whether the challenged mark would actually cause confusion or deception of the purchasers but whether the use of the mark would likely cause confusion or mistake on the part of the buying public. The law does not require that the competing trademarks must be so identical as to produce actual error or mistake. For infringement to exist, it would be sufficient that the similarity between the two trademarks is such that there is a possibility or likelihood of the older brand mistaking the newer brand for it. In the case of case of Etepha vs. Director of Patents (16 SCRA 502), the Supreme Court stated that: “The essential element of infringement is colorable imitation. This term has been defined as “such a close or ingenious imitation as to be calculated to deceive ordinary purchasers, or such resemblance of the infringing mark to the original as to deceive an ordinary purchaser giving such attention as a purchaser usually gives, and to cause him to purchase the one, supposing it to be the other.” In the case of Marvex Commercial Co. vs. Hawpia & Co. (18 SCRA 1178), the Supreme Court found that: “The tradename ‘LIONPAS’ for medicated plaster cannot be registered because it is confusingly similar to ‘SALONPAS’, a registered trademark also for medicated plaster. . . Although the two letters of ‘SALONPAS’ are missing in ‘LIONPAS’ the first letter a and the letter s. Be that as it may, when the two words are pronounced, the sound effects are confusingly similar. . . .” Moreover, in the case of American Wire and Cable Co. vs. Director of Patents (31 SCRA 544), the Supreme Court observed that: “. . . The similarity between the two competing trademarks, DURAFLEX and DYNAFLEX is apparent. Not only are the initial letters and the last half of the appellations identical but the difference exists in only two out of the eight literal elements of the designations. Coupled with the fact that both marks cover insulated flexible wires under Class 20; . . . no difficulty is experienced in reaching the conclusion that there is a deceptive similarity that would lead the purchaser to confuse one product with the other.” In the instant case, the only difference between the trademarks NEUTROGENA and NEUTROGIN is the replacement of the letter “e” with the letter “i” and the deletion of the last letter “a” in the latter trademark. All the other letters are the same such that when the two words are pronounced, the sound is almost the same. Both trademarks also cover goods under Class 5. Opposer’s trademark NEUTROGENA covers pharmaceutical skin preparations such that the use of the trademark NEUTROGIN by the Respondent-Applicant on its products, consisting of medicines for leukopenia, is likely to lead to a confusion of source. In the case of Sta. Ana vs. Maliwat (24 SCRA 1018), the Supreme Court ruled: “Modern law recognizes that the protection to which the owner of a trademark is entitled is not limited to guarding his goods or business from actual market competition with identical or similar products of the parties, but extends to all cases in which the use by a junior appropriator of a trademark or trade name is likely to lead to a confusion of source, as where the prospective purchasers would be misled into thinking that the complaining party has extended his business into the field or is in any way connected with the activities of the infringer; or when it forestalls the normal potential expansion of his business. Mere dissimilarity of goods should not preclude relief where the junior user’s goods are not too different or remote from any that the owner would be likely to make or sell . . . ” As per the evidence presented, the trademark NEUTROGENA was first used by the Opposer on 01 June 1954. In the Philippines, the trademark was first used as early as 01 December 1972 for goods in Class 51, including soaps and shampoo. Subsequently, the Opposer applied for the registration of the subject trademark with the Bureau of Patents Trademark and Technology Transfer and was issued Certificate of Registration No. 23021 dated 23 April 1976 for goods in Class 51 and Certificate of Registration No. 58119 dated 12 May 1994 for goods in Class 5. On the other hand, no evidence was presented pertaining to the first use of the trademark NEUTROGIN by the RespondentApplicant in the Philippines. Thus, it is clear from the foregoing that between the Opposer and the Respondent-Applicant, the former has sufficiently proven that it is the prior user of the trademark NEUTROGENA and is therefore entitled to protection from infringement thereof. Consequently, the mark NEUTROGIN of Respondent-Applicant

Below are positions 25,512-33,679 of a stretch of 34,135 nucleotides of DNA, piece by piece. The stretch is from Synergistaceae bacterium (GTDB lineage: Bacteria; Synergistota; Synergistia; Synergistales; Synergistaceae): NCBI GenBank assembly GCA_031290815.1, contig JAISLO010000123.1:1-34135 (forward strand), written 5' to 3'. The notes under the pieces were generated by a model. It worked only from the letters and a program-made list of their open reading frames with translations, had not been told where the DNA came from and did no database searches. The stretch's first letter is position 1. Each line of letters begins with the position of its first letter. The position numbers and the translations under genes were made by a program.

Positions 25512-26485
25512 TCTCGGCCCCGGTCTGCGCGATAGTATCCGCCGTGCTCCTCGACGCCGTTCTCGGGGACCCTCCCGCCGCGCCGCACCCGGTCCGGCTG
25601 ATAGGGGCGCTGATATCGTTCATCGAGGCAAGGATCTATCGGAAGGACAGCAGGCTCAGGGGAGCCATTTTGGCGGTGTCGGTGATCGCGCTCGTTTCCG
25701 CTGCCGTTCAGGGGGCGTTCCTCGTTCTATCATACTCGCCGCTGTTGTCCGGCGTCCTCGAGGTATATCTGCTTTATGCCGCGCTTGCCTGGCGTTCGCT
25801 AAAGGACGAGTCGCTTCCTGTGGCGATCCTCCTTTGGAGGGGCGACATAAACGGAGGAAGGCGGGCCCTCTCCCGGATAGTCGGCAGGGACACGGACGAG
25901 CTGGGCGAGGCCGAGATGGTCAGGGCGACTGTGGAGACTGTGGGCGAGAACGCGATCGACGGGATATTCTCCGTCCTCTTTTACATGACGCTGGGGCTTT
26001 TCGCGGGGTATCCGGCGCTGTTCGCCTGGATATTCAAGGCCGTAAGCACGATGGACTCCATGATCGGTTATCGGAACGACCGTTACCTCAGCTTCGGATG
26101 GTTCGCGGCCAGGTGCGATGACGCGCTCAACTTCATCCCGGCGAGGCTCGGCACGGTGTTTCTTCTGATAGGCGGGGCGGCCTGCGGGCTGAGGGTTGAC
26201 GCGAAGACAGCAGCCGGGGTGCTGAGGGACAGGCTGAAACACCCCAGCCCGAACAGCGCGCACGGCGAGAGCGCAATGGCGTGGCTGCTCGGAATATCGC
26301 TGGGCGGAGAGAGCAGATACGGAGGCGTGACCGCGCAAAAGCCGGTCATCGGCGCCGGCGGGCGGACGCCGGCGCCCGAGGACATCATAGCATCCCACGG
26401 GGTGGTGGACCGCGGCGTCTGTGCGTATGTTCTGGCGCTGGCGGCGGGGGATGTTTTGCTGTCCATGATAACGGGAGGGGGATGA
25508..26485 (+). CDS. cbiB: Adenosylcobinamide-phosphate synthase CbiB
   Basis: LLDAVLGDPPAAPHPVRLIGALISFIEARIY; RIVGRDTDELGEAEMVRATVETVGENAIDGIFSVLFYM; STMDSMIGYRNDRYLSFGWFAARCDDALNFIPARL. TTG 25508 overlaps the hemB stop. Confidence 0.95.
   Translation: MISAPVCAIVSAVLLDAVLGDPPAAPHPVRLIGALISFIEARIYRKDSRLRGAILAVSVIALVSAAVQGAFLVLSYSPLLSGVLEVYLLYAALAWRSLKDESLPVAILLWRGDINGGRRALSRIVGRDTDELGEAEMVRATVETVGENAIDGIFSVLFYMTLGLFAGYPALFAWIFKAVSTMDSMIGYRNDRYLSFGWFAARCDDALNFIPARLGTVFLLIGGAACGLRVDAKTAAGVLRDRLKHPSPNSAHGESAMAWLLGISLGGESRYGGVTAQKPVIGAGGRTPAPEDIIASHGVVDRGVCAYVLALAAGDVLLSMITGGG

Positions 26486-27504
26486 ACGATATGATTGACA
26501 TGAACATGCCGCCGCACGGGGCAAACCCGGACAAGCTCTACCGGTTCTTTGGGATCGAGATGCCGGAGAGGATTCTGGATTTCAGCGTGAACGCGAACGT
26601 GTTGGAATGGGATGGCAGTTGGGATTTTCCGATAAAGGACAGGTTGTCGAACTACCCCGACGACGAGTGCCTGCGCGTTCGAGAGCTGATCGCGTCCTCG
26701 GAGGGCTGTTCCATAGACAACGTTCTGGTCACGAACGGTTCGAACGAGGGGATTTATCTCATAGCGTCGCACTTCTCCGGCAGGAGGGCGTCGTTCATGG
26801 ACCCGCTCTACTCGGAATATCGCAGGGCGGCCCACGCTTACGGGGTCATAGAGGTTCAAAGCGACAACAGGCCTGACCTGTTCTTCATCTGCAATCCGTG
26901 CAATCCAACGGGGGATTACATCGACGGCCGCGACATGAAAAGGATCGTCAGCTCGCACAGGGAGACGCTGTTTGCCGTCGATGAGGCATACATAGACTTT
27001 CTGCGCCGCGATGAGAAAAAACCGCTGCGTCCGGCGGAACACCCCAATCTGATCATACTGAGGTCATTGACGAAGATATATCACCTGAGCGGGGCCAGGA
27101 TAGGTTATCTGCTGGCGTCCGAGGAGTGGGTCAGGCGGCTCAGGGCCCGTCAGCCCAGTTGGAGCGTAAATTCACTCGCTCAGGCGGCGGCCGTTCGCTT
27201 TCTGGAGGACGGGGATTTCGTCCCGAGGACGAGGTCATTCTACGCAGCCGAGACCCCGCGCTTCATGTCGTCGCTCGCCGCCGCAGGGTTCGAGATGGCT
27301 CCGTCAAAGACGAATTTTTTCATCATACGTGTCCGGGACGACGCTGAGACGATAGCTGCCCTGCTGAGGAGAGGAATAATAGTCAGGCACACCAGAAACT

cannot be allowed registration for being confusingly similar to Opposer’s NEUTROGENA. Also taken into consideration by this Office is the fact that NEUTROGENA is likewise the tradename of the Opposer Corporation, which in 1973 was founded under the name NEUTROGENA CORPORATION. In the case of Converse Rubber Corporation vs. Universal Rubber Products, Inc. (147 SCRA 155), the Supreme Court ruled that a corporation is entitled to the cancellation of a mark that is confusingly similar to its corporate name. Appropriation by another of the dominant part of a corporate name is an infringement. The risk of damage is not limited to the possible confusion of goods but also includes confusion of reputation if the public could reasonably assume that the goods of the parties originated from the same source. WHEREFORE, premises considered, the Notice of Opposition is hereby SUSTAINED. Consequently, application bearing Serial No. 81944 for the mark “NEUTROGIN” filed by CHUGAI SEIYAKU KABUSHIKI KAISHA on 07 August 1992 is hereby REJECTED. CAaEDH Let the filewrapper of NEUTROGIN subject matter of this case be forwarded to the Administrative, Financial and Human Resource Development Services Bureau for appropriate action in accordance with this Decision and a copy thereof furnished the Bureau of Trademarks for information and update of its records. SO ORDERED. (SGD.) ESTRELLITA BELTRAN-ABELARDO Director Bureau of Legal Affairs Intellectual Property Office